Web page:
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Event Information: Going Green

Keeping the Boston Marathon an Eco-Friendly Event

Running is perhaps the greenest of sports, and marathoners view their passion as one of the cleanest and most environmentally-friendly activities in which they participate. While the impact of one runner on the environment is minimal, B.A.A. races throughout the year bring thousands together at one time. From trash to transportation, confirmation booklets to timing and scoring devices, the B.A.A. makes conscious efforts to keep its events as “green” as possible. Efforts are put forth with regard to our biggest event, the Boston Marathon, and are done in collaboration with the cities and towns upon which our event is held. Hopkinton, Ashland, Framingham, Natick, Wellesley, Newton, Brookline, and Boston are similarly committed, and they serve as partners with the B.A.A. in hosting the Boston Marathon.

PRE-RACE

In the months prior to the race, efforts to be more environmentally-friendly are underway.  Paper usage is at a minimum. While traditional printed methods of communication remain valued, the B.A.A. widely uses electronic communication and notifications for the majority of its messaging. For example, rather than a 32-page booklet and several mailings which were formerly sent to 8,500 volunteers,  two single-page mailings on post-consumer paper and friendly inks now serve the purpose.

On the day before the marathon, the B.A.A. hosts an environmentally-friendly pre-race pasta dinner. The party attracts about 12,500 participants, who since 2009, have been asked to carry their waste to one of two “recovery stations” and sort out the materials.  Compostable utensils and plates also are employed, creating a “zero-waste” zone. While the event yields nearly no waste, almost everything which remains is collected for recycling and composting. This plan has been enthusiastically received by race participants and the City of Boston’s Office of the Mayor.

RACE DAY

Beginning before dawn, the eco-friendly movement is in full motion. Participants, volunteers, and event sponsors arrive in Hopkinton on race day via official buses in order to reduce vehicular traffic. Because of the event’s size, driving personal vehicles anywhere near the Athletes’ Village at the start is strongly discouraged and nearly impossible. But even though you won’t be able to drive your Prius to Hopkinton, you’ll still be carbon neutral because we purchase carbon offsets for all those yellow school buses.

Once participants arrive, they immediately notice recycling bins and waste receptacles throughout the village. As runners visit with product exhibitions and prepare to run, they’re encouraged to use these recycling stations whenever possible. Additionally at the village, environmentally-friendly portable toilets are plentiful.  Just before the gun goes off, marathoners shed outer layers of clothing in the starting corrals. Once on their way, clothing collection teams gather the abandoned shirts, pants, and jackets. Those which can be washed and salvageable are cleaned and then donated to charity. As for the rest of the Hopkinton clean-up, cardboard, paper, and plastic bottles also are collected, adding to the recycling effort. The B.A.A. utilizes natural gas, hybrid, and electric vehicles to carry race officials, members of the media, and photographers in the lead procession to cut down on exhaust and noise.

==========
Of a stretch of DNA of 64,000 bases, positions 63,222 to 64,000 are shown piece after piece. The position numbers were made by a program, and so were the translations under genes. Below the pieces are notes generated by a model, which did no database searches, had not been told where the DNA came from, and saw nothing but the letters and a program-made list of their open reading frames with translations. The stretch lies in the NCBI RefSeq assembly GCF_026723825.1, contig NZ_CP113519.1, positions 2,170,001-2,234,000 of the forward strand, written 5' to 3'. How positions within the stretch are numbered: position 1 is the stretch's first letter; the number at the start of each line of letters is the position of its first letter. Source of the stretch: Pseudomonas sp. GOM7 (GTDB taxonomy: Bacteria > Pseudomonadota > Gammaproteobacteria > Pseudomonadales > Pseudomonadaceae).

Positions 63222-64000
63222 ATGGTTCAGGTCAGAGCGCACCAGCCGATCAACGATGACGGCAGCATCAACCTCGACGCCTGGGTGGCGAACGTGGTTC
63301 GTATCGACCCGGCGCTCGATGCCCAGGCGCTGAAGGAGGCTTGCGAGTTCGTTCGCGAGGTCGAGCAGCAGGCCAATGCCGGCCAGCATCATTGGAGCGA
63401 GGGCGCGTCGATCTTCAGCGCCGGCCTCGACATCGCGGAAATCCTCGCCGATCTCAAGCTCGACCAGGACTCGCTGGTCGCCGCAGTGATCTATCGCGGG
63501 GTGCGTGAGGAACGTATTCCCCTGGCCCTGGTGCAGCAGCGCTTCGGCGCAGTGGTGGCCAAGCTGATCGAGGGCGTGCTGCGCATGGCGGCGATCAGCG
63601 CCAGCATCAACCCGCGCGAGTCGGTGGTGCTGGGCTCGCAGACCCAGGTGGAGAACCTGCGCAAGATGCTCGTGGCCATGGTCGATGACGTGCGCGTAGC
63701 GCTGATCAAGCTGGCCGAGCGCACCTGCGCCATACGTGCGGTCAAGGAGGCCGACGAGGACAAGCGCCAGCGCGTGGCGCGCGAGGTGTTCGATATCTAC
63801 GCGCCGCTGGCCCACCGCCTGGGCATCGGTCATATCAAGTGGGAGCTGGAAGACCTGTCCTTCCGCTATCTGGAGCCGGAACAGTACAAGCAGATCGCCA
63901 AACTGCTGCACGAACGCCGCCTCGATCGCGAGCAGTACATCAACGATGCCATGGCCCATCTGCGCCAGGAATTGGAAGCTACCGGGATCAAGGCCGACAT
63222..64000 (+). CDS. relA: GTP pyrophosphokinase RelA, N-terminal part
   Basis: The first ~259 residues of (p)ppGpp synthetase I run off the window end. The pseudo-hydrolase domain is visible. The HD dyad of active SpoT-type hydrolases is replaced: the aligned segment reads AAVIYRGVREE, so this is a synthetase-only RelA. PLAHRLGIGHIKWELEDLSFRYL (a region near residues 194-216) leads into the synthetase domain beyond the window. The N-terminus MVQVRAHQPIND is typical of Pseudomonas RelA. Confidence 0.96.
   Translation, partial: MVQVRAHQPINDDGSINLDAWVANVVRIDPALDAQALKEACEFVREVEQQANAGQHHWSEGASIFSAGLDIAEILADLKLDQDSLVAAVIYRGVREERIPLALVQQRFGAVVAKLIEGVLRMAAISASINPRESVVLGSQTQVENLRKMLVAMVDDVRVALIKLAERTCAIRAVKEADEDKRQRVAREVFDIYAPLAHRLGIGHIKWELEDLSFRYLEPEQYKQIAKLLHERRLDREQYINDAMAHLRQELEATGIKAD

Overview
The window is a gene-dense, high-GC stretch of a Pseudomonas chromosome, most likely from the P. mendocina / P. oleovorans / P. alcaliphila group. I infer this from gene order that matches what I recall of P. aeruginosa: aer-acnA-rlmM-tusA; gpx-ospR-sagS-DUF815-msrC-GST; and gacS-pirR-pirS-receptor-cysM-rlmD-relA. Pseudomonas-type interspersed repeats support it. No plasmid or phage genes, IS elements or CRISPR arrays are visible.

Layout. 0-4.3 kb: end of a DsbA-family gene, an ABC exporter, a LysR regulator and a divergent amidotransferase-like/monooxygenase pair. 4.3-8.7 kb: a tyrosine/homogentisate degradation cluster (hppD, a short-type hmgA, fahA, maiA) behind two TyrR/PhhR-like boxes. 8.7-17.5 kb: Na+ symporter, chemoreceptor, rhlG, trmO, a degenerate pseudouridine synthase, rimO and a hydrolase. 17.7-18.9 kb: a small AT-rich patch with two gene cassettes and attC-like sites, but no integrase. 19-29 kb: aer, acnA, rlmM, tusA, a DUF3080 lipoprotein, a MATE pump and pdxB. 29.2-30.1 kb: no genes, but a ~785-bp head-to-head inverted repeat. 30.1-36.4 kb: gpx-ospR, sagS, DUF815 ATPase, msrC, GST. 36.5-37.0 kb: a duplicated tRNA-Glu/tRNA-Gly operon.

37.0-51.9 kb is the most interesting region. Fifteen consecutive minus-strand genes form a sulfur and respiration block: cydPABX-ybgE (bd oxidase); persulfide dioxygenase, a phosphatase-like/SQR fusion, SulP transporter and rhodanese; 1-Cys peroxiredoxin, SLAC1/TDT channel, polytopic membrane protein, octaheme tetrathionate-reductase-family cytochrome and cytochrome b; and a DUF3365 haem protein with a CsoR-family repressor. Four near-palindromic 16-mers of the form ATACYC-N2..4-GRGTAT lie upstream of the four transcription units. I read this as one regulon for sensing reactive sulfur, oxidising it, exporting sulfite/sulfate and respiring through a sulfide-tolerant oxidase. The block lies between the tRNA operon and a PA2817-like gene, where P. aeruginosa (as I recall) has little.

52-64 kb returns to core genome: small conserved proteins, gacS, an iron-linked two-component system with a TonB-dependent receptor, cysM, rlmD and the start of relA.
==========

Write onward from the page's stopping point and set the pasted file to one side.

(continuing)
POST-RACE

Once the race ends, marathoners need to pick up their own belongings and they are given several items to aid with their recovery. From water to plastic blankets, bananas to medals, runners exit the finish area with their hands full. Some of these materials (like the prestigious medal, of course) are keepsakes which finishers treasure forever. For less memorable objects, like a cup of Gatorade, a bottle of water, or a banana peel – composting and recycling efforts by a large team of volunteers keep the waste minimal in the finish area. Additionally, city and state agencies place bins throughout the race route and in the finish area, allowing participants and spectators to sort trash themselves. These bins, coupled with work crews reinforcing our “green” policies and sufficient signage, provide added incentive for athletes to do their part.

CURRENTLY

The B.A.A. is actively decreasing the carbon footprint our events leave upon the environment. As we renew and rewrite our sponsor contracts and vendor agreements, we point out environmental improvements that can be made, and ask for ideas and current initiatives of our sponsors upon which we can collaborate and depend. Our sponsors have been receptive and offer their own environmentally-friendly options, as well. For example, jetBlue allows runners to purchase carbon offsets, which balance the carbon-dioxide emissions they’re responsible for on the flight by supporting projects that reduce CO2 elsewhere. Also, adidas, which produces the official Boston Marathon t-shirts, recently announced that cotton shirts are now more sustainable than ever before, utilizing soybean-based fabric and resource-efficient designs. Poland Spring is also making a green effort. As supplier of the official bottled water of the Boston Marathon, it helps spread the message of recycling through its RECYCLE 4 Humanity program, and it distributes large, clear bins throughout Athletes’ Village and along the race course to urge runners to recycle their bottles.

B.A.A. Moment 2

1996 - Centennial Boston Marathon

The starting field of 38,708 for the centennial race stood for more than seven years as the largest in the history of the sport. Included among the finishers were 16 Boston champions. The historic 100th Boston Marathon was monumental for another reason. It was the first time that a chip timing and scoring device was used in a major US Marathon.